The National Observatory for Open Source Software (ONSFA) is the centre of excellence for the analysis and monitoring of free open source software in Spain. The Observatory is also a meeting point and a place for dialogue, where the most important agents in open source software can share knowledge and ideas.
In 2011, the ONSFA has launched a Survey on Open Source Software in the Spanish Government.¬† The study focused on a population of 198 public organisations (from 210 organisations, 12 were eliminated for having confirmed that they have no IT department), with a 95.5% confidence level (two sigmas) and P=Q (maximum uncertainty), with an error for the sample set of ¬Ī4.42%.
The aim of this research is to ascertain the level of use of open source software in the public sector, acquisition forecasts, practices and policies related to public procurement of software, the release and reuse of applications, and identify barriers adoption of these technologies by agencies of the State Administration.
1. Most of the organisations belonging to the Spanish Government (AGE) use free and/or open source software (OSS) for both servers and desktop systems. More specifically, 9 out of 10 organisations have open code solutions deployed on their servers, while 8 out of 10 use open source desktop programs.
2. Analysing how they were acquired, we find that 68% have acquired the open source technologies they have implemented for free, accessing them from a software repository or forge; 46% have engaged in their own developments using open source solutions; 33% of the organisations have issued tenders for the acquisition of commercial open source software; and 27% report having reused open source solutions from another public administration.
3. In terms of the volume of open source software deployed on the servers at organisations in the Spanish government (programs, operating systems and utilities, both in production and in testing or pre-production environments), approximately 40% is open source software. With regard to desktop software as a whole, open code solutions represent around 15%.
4. Of the 40% of the open source software installed on servers, nearly 19% has been downloaded for free from a forge or repository, 12.6% has been developed in-house using open source solutions; approximately 5% is commercial open source software resulting from a public tender and 2.82% is reused open source software from another public administration. The open source desktop software available in the organisations has mainly (12%) been downloaded from a repository or forge.
5. More than half of the organisations in the Spanish government (55.4%) report that the open source software deployed on their servers provides support for critical applications.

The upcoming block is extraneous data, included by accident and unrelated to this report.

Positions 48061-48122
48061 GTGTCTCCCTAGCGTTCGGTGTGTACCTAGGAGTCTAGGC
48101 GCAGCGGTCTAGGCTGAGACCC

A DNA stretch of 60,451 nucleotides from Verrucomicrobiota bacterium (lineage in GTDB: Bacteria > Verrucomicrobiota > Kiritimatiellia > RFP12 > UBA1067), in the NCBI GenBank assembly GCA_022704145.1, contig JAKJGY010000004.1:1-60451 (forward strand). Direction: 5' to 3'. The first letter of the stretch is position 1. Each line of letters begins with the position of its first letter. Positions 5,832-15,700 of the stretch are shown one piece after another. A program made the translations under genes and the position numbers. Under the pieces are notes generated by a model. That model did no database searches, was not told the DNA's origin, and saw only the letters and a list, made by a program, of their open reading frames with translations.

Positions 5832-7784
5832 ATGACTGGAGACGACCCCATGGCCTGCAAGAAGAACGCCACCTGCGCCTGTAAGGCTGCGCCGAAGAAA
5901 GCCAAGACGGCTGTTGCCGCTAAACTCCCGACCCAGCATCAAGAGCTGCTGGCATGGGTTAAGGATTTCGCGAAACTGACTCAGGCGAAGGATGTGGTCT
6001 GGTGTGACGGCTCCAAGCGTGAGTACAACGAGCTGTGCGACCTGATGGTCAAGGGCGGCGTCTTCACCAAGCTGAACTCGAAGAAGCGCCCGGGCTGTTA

6. The practice of releasing OSS solutions is not very widespread, given that 3 out of every 4 organisations have neither released solutions they have developed internally nor plan to do so in the short term, mainly because they have not considered doing so (70%), or they do not have a strategy for releasing them (31%). Around 18% of the organisations have released software and 6% plan to do so in the near future.
7. Meeting software expectations and performance requirements are, in the opinion of IT department managers, the main criteria shaping policies and practices for software acquisition. Important aspects include interoperability with other products, software guarantees, ease of customisation and migration, support and maintenance costs.
8. The shortage of personnel who are experts in open source solutions and the resulting need for training is considered to be the main barrier or aspect that complicates the adoption of open source software in the public administrations.
9. In the case of public tenders for software solutions, normally there are no departments or methodologies available to assess the quality of the software offered (79% of the organisations). In these tenders, it is also not customary to stipulate that the proposed solutions must consider the use of open source solutions (38%). Nevertheless, while not specifically requiring the solutions offered to be open source, 2 out of every 10 organisations take a favourable view of offers that consider open source solutions and 1 out of every 10 organisations clearly stipulate in the tenders that, as far as possible (taking into account the department's system architecture), software components must be open source.
10. In the opinion of the heads of the IT departments in collaborating organisations, the level of knowledge in the field of open source software on behalf of technicians in their departments is average (49% of the organisations) to poor (37%), with there being a general consensus about the need to improve knowledge about open source software among department personnel (86% of the organisations).